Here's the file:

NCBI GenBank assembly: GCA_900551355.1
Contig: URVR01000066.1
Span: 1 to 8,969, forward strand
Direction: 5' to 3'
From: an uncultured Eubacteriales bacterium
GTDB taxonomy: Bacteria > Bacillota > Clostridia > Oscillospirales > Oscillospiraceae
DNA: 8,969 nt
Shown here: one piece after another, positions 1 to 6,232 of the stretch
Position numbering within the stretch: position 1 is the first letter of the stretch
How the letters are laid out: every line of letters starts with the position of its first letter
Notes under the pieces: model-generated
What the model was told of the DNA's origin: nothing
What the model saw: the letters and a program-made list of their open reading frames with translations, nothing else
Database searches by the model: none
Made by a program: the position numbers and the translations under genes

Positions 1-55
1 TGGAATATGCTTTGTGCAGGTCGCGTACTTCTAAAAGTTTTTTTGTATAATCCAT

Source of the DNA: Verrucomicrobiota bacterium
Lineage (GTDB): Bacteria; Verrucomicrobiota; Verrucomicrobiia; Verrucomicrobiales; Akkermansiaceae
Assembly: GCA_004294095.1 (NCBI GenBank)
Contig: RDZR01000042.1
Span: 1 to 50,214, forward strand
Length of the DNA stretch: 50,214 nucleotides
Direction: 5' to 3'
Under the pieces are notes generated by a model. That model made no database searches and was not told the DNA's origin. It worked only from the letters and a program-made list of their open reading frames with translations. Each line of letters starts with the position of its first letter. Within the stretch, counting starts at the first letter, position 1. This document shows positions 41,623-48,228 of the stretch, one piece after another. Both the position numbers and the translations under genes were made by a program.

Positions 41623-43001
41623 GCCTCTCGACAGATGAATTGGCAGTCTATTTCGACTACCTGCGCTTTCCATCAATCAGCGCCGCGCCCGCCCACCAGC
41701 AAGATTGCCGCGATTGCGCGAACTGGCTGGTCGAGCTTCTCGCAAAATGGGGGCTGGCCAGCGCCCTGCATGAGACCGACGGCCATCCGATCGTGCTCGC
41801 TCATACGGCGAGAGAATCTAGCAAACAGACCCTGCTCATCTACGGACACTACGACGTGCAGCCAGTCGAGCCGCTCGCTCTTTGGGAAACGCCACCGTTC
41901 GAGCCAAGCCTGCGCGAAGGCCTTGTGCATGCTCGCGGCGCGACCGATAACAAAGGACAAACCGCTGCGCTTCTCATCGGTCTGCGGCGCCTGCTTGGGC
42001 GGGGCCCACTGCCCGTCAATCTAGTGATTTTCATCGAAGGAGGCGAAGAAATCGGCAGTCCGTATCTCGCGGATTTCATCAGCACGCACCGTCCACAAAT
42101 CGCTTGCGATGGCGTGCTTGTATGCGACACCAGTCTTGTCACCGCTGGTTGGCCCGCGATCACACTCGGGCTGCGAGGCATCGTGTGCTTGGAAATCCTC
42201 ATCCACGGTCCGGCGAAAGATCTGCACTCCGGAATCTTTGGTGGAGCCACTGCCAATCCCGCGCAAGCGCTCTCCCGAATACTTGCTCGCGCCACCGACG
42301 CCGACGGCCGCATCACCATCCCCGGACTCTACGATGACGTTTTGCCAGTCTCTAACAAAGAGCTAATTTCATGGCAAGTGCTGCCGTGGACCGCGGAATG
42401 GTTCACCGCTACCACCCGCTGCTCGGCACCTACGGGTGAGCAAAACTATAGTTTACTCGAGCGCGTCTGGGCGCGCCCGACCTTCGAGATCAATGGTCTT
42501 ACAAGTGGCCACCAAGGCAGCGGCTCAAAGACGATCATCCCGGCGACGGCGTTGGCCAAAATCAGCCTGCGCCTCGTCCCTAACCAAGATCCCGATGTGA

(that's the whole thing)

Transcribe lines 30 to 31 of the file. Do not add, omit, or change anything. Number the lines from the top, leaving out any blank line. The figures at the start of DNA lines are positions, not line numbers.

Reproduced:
41901 GAGCCAAGCCTGCGCGAAGGCCTTGTGCATGCTCGCGGCGCGACCGATAACAAAGGACAAACCGCTGCGCTTCTCATCGGTCTGCGGCGCCTGCTTGGGC
42001 GGGGCCCACTGCCCGTCAATCTAGTGATTTTCATCGAAGGAGGCGAAGAAATCGGCAGTCCGTATCTCGCGGATTTCATCAGCACGCACCGTCCACAAAT